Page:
During the spring and summer of 1915 the local newspapers were also reporting the debate about the need for women police officers. In May 1915, Alderman J. J. Bisgood sought to remind people about the existence of the Pankhursts’ Suffragette movement and the effects of the pre-war struggle for women’s rights in an article published in the Richmond & Twickenham Times (8 May 1915, pp 5-6).
Responding to leaflets and a meeting held in April 1915 supporting the introduction of women police officers, he described the Woman’s Social and Political Union as being in a “hibernating stage” whose political objectives were criminal and had detrimental effects both locally on the young female population and also abroad, claiming that the Germans had formulated an opinion about Britain as a result of the women’s direct action and violent protests:
“Young women of hysterical temperament… were suborned to commit these outrages… all evidence points to the fact that the Germans, in formulating their ideas of British decadence, laid great stress on the hopeless weakness of a country which was unable, through lack of firmness of character, to suppress the criminality of a few hundred dangerous females.”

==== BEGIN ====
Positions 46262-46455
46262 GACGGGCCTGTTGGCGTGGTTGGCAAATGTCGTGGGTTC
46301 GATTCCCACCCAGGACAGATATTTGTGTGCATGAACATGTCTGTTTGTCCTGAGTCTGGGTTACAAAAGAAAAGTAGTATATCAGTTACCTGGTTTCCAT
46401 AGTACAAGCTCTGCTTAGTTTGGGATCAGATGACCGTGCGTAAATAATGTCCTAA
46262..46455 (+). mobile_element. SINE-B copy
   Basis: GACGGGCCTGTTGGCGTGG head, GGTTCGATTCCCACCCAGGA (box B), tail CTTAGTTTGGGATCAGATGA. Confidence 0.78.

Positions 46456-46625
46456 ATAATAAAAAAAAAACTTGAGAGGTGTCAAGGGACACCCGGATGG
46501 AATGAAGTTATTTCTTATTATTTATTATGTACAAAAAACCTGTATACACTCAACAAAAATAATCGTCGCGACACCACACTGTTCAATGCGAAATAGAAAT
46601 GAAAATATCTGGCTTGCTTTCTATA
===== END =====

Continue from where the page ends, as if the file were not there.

Bisgood strongly believed that the movement was aiming “by a policy of ‘frightfulness’ […] to terrify the Government and the people of this country into setting the reform that they desired in front of all other reforms.”
Nonetheless, a march in support of women police officers, from Richmond railway station to the Castle Assembly rooms (Whittaker Avenue) was reported in the Richmond & Twickenham Times of 24 April 1915 (p 6). The march, which took place on 23 April 1915, was held under the auspices of Richmond Women’s Suffrage and the following meeting was attended by the Mayor (Councillor T. Terry), his mace-bearer (Mr Coker), Lady Nott-Bower, Lady Yoxall and the Rev. Max Binney among others. Spontaneous bursts of applause from those attending are noted throughout and the meeting was conducted positively despite the ‘controversial’ topic under consideration. Finally, though funding for two women police officers was needed the Mayor was persuaded to ‘think the matter over’.
[ by Patricia Moloney, Heritage Assistant ]